A mere differential treatment on its own cannot be termed as an anathema to Article 14.
When there is a reasonable basis for a classification adopted by taking note of exigencies and diverse situations, Court is not expected to insist on absolute equality by taking a rigid and pedantic view as against a pragmatic one.
When differentiation is clearly distinguishable with adequate demarcation duly identified, object of Article 14 gets satisfied. A valid classification is nothing but a valid discrimination.
When two identified groups are not equal, certainly they cannot be treated as a homogeneous group. A reasonable classification certainly would not injure equality enshrined under Article 14. An interference would only be called for, on Court being convinced: a classification causes inequality among similarly placed persons. As long as it does not smack of inherent arbitrariness and conforms to justice and fair play, there may not be any reason to interfere with it.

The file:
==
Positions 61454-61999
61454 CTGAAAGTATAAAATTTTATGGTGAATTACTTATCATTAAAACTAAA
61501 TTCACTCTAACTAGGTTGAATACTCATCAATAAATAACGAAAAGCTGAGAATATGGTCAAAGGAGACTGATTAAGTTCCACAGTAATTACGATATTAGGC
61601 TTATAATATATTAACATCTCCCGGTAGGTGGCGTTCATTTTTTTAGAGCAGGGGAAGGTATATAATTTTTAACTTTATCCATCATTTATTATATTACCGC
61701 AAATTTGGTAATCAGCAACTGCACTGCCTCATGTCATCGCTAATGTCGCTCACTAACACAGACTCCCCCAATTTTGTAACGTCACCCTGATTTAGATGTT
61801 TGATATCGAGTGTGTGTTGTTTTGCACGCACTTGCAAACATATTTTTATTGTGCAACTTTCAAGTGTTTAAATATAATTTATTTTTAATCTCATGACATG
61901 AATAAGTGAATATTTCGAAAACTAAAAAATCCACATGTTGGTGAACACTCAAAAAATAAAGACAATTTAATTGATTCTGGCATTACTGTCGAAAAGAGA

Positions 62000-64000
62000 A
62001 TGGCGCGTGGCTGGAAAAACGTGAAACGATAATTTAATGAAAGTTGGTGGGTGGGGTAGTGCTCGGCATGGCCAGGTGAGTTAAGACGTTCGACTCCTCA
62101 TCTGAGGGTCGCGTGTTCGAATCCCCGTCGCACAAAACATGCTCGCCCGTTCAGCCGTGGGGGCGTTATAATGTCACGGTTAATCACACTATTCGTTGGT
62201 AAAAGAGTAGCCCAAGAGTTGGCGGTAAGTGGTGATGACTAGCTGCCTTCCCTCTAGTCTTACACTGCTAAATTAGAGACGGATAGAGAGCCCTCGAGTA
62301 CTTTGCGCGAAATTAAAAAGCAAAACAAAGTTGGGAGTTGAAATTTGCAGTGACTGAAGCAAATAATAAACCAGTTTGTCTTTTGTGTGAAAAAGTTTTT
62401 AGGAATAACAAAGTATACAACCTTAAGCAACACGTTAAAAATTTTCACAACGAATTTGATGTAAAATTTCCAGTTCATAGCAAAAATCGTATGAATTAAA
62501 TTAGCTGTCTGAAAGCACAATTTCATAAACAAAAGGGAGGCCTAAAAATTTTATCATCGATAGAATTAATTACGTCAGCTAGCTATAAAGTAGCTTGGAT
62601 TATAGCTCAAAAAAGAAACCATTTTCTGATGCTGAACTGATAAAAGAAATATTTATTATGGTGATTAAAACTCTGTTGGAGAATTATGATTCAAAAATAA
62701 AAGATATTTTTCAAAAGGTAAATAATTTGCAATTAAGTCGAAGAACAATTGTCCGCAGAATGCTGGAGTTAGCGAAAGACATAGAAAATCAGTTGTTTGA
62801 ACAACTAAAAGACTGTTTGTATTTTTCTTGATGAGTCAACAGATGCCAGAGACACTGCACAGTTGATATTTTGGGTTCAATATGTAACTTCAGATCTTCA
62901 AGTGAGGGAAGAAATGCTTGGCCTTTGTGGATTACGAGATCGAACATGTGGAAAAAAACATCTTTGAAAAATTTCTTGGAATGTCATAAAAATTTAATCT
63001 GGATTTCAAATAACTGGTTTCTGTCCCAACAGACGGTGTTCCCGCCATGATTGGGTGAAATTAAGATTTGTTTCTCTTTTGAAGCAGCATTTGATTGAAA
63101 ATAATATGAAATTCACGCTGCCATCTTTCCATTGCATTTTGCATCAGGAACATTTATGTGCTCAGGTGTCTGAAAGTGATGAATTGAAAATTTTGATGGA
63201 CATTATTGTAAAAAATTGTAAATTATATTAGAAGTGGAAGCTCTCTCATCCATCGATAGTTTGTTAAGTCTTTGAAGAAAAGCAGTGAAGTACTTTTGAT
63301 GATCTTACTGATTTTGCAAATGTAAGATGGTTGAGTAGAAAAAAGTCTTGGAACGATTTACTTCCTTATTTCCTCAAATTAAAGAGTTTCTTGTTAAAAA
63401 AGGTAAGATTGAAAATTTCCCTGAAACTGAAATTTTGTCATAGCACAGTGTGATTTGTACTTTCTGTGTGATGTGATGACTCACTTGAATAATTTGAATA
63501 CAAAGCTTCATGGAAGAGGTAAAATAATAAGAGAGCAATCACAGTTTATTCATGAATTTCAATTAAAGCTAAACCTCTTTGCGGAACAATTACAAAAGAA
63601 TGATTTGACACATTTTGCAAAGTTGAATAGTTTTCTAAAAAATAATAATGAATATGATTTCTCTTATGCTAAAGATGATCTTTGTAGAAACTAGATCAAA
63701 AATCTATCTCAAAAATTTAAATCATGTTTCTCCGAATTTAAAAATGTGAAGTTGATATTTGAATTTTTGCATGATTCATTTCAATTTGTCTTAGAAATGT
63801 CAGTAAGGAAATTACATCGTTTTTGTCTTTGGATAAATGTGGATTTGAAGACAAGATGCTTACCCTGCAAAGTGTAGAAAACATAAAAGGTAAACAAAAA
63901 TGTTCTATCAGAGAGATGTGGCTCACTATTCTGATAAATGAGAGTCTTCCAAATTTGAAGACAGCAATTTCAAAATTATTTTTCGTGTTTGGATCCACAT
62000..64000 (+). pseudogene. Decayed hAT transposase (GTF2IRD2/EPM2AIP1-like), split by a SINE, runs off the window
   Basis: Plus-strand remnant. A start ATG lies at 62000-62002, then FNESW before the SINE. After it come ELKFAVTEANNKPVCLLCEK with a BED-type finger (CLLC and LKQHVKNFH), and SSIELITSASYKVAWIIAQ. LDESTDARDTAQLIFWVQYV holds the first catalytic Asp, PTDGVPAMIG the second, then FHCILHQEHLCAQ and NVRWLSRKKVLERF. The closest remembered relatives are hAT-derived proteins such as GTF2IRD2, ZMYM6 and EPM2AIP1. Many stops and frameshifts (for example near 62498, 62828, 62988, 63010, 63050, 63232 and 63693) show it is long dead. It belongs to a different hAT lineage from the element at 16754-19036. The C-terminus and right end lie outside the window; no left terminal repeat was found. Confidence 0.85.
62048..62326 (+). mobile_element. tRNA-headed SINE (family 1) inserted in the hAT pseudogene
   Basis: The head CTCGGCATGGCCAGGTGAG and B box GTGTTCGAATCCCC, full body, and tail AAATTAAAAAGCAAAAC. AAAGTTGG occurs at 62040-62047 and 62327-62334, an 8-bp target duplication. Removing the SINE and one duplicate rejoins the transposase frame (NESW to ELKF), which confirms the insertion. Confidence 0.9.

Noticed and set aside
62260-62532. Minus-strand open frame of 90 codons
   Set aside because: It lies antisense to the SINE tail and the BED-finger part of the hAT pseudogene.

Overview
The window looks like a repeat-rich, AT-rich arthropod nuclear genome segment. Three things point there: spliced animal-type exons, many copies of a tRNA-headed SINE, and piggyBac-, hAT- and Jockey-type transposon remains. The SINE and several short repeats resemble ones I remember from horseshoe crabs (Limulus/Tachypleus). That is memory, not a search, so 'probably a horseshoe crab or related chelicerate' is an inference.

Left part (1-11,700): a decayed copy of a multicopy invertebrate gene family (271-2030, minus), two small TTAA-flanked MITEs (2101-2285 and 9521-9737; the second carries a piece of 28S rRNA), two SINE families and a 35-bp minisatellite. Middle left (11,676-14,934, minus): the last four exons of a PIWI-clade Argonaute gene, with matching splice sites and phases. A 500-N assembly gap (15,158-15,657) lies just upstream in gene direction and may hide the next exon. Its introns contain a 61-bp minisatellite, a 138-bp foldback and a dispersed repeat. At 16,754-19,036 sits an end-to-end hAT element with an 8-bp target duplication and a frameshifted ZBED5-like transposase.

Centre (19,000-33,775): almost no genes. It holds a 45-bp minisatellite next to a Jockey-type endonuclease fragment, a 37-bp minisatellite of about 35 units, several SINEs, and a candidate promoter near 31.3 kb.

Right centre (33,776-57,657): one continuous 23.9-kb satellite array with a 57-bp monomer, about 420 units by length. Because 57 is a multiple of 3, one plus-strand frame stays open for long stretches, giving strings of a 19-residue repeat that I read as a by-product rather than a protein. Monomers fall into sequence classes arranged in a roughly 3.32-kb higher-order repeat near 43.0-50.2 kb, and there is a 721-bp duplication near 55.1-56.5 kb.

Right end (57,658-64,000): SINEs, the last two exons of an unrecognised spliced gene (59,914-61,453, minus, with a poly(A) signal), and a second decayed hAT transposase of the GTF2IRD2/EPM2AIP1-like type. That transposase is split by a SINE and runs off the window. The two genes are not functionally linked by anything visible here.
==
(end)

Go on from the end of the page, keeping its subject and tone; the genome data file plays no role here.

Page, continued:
– Hon’ble Justice M.M. Sundresh, State of Uttarakhand v. Sudhir Budakoti, [Civil Appeal No. 2661 of 2015].
We need to remind ourselves, dictum of this Court in Rustom Cavasjee Cooper v. Union of India, (1970) 1 SCC 248 and also R.K. Garg v. Union of India, (1981) 4 SCC 675. It is not for Court to consider relative merits of different political theories or economic policies. Being troubled with crudities, inequities, uncertainties or possibility of abuse cannot strike down an economic legislation.
– Hon’ble Justice A.M. Khanwilkar, Noel Harper v. Union of India, [Writ Petition (Civil) No. 566 of 2021] decided on 08.04.2022.